Preparation of Wills & Trusts by Kennan Kay & Co

Will & Trust Preparation

By making a will you can decide what happens to your property and possessions after your death. It is the best way to make sure your estate is passed on to family and friends exactly as you wish. If you die without a will, your assets may be distributed according to the law rather than your wishes.

Dependent upon your needs we can arrange a will tailored to your needs. You may need a single, mirrored or business will and may want to include Protective Property and Discretionary Trusts.

A will documents who will benefit from your property and possessions after your death. There are many good reasons to make a will. Please Note: Our fees for a non-complex will are £200 plus vat of £40, totalling £240.

For your information we have prepared some of the more common questions we are asked together with the answers from our experts, Please see below.

If we have not answered your particular question please feel free to contact us using the form opposite or by calling 0151 9341410

Frequently Asked Questions About Wills & Trusts

Kennan Kay & Co have prepared 10 of the most common questions asked when preparing a will and trust.

A Will is a document in which a person (known as the testator) may express their wishes as to whom they wish to leave their estate to when they die.
Everyone should make a Will so that their last wishes are recorded and their estate passes to the people they want to benefit.
If you die without making a Will you will die what is known as “intestate”. Your personal representatives (known as administrators) will therefore have no choice but to distribute your estate in accordance with the law under the intestacy rules and it may mean that your estate will pass to people who you do not wish to benefit.
Collectively, everything an individual owns is classed as their estate. This will include their house, bank accounts, stocks and shares, insurance policies. It will also include any business property and any property they may own abroad.
An executor is someone who is appointed under a Will by a testator to deal with the administration of their estate when the testator dies. An executor should be someone the testator trusts. The duties of an executor are to administer the deceased’s estate which will include collecting in the deceased’s assets, paying all debts and liabilities, arising at date of death and during the course of the administration of the estate. These will include the funeral expenses. The executors will pay any legacies arising under the will and will then be in a position to distribute the residuary estate (that which is left after the payment of debts and liabilities etc) to the residuary beneficiaries.
A testamentary guardian is a person appointed under a Will by a testator who has the authority to look after and care for any children of the testator who may be under the age of 18 at the date of death of the testator. Where both parents have parental responsibility, such appointment will only take effect on the second death, since the survivor will continue to have parental responsibility. If only one parent has parental responsibility and has children under the age of 18, then it would be prudent for that parent to make a Will if only to appoint a testamentary guardian.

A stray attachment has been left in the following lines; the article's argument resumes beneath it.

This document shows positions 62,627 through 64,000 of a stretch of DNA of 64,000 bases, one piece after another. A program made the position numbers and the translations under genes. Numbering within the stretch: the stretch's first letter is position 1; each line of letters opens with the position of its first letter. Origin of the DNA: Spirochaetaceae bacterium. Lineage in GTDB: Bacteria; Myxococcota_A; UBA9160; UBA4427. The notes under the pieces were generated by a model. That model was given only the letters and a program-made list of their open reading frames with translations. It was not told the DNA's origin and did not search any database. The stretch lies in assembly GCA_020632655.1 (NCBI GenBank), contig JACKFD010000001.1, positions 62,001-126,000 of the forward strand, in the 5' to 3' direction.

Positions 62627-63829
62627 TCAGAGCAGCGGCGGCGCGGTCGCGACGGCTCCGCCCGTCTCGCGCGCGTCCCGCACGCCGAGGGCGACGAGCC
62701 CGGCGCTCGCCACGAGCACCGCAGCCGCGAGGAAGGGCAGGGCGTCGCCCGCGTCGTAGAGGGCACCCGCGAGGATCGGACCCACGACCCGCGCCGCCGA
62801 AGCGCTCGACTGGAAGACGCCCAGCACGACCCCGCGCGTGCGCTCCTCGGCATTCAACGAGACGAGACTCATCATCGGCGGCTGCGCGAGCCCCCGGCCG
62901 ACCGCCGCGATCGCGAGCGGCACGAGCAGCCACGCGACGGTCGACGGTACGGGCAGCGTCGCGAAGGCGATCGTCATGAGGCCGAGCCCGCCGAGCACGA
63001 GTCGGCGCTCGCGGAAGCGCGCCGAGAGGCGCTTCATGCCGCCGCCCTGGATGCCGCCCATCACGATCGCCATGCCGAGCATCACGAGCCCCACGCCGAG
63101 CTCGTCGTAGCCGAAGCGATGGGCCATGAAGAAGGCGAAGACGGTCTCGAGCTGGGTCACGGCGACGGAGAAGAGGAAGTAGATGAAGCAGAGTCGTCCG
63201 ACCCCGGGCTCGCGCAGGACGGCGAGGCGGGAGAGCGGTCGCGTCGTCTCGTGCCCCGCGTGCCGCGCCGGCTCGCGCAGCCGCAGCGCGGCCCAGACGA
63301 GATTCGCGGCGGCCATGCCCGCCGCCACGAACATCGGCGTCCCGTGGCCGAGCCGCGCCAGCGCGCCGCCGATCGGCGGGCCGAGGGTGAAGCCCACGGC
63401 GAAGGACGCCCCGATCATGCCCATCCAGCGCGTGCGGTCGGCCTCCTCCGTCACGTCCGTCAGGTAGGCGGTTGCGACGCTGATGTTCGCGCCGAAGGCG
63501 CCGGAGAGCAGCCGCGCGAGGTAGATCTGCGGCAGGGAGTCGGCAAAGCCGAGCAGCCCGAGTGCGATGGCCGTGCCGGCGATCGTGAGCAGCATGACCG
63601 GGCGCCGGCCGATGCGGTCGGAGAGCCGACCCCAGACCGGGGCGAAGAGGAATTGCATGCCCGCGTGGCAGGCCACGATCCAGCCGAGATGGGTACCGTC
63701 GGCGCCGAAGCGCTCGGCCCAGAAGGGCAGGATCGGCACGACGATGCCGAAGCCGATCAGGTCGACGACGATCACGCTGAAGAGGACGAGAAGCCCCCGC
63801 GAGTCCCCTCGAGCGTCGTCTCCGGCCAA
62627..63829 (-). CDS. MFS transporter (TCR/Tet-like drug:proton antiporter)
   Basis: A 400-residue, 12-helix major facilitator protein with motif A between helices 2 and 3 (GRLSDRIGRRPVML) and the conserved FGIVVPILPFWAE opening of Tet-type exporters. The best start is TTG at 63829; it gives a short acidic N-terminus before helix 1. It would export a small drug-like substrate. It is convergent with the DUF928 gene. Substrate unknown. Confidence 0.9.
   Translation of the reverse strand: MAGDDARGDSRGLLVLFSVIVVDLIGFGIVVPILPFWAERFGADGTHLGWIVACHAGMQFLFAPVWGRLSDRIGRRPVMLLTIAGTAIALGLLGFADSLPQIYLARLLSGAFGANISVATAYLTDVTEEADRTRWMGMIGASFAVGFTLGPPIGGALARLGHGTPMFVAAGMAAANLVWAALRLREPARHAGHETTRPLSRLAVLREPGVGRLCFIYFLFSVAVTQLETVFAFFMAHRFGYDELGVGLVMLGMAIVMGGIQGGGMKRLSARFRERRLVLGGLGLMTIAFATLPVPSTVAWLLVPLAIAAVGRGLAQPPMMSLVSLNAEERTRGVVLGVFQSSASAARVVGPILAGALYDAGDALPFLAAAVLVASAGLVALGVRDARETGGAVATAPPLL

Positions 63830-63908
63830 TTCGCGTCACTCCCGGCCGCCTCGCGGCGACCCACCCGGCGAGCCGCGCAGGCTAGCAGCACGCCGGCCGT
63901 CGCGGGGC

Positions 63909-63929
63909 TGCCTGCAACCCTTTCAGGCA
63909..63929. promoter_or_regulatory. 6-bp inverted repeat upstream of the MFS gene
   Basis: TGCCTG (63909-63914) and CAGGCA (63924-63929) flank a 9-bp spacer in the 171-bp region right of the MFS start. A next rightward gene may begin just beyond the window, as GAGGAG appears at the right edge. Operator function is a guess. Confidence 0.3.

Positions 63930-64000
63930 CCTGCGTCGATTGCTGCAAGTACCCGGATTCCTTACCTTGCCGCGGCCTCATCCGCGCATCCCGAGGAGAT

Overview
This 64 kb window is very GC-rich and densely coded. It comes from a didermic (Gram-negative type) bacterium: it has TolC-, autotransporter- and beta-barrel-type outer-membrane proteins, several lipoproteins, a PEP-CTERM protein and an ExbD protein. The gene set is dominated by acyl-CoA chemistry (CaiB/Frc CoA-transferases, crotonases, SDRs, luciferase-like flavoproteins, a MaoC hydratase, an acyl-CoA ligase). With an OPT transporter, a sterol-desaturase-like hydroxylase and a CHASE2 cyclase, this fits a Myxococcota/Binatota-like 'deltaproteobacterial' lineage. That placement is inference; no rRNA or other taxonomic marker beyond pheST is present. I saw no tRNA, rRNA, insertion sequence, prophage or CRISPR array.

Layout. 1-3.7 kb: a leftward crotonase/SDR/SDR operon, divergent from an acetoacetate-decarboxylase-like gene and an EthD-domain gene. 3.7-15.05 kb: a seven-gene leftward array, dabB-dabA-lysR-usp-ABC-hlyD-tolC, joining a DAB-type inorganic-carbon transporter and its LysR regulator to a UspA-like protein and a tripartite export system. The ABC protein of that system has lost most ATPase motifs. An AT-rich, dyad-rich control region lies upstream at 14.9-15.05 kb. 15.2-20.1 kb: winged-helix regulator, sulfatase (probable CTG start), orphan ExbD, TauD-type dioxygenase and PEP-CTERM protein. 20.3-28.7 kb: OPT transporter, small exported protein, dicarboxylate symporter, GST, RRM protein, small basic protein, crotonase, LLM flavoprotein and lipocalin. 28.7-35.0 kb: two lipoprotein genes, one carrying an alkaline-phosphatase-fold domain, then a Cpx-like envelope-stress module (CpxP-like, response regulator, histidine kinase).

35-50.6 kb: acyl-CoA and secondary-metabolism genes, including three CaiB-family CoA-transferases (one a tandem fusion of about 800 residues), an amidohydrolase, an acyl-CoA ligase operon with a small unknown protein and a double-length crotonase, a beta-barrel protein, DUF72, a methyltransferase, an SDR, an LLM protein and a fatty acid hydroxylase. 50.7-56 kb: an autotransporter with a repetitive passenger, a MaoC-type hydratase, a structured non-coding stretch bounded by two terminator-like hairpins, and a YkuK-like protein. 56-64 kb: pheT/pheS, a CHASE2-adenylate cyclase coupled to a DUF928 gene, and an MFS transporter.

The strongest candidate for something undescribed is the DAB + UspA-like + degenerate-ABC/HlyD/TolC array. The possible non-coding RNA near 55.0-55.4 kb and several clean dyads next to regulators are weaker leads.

A beneficiary is a person who is entitled to a share of a person’s estate who has died. This can either be under the deceased person’s Will or under the intestacy rules that apply when someone has died without leaving a Will. There are various categories of benefits a person can take when they are named as a beneficiary in a Will; that person may be entitled to a fixed sum of money known as a pecuniary legacy, or to a certain item of the deceased known as a specific legacy, or to a share of the deceased’s residuary estate, that which is left after the payment of all tax, liabilities and expenses of the estate, in that case the person is known as the residuary beneficiary.
Every individual has an inheritance tax threshold of £325,000. This means that, particularly on death, if the valuation of that person’s estate is below the threshold no inheritance tax is payable by the estate. However if the value of the estate is above the threshold then the estate will be taxable at a rate of 40% on anything over the threshold. There are some exemptions and reliefs that apply in various instances where no inheritance tax will be payable.
A Will may be challenged in one of three ways.
  • 1. If it can be proved that the testator did not have testamentary capacity to make the Will.
  • 2. If it can be proved that the testator made the Will under duress.
  • 3. If the Will is invalid because it was not executed properly.
A person who thinks that they are a dependent of the deceased and has been omitted from the Will may bring a claim under The Inheritance (Provision for Family and Dependents) Act 1975.
Kennan Kay & Co offers a first rate confidential and sincere service and is sympathetic to clients’ needs. The staff at Kennan Kay & Co have a wealth of experience in this field who are equipped to deal and resolve any difficult scenarios.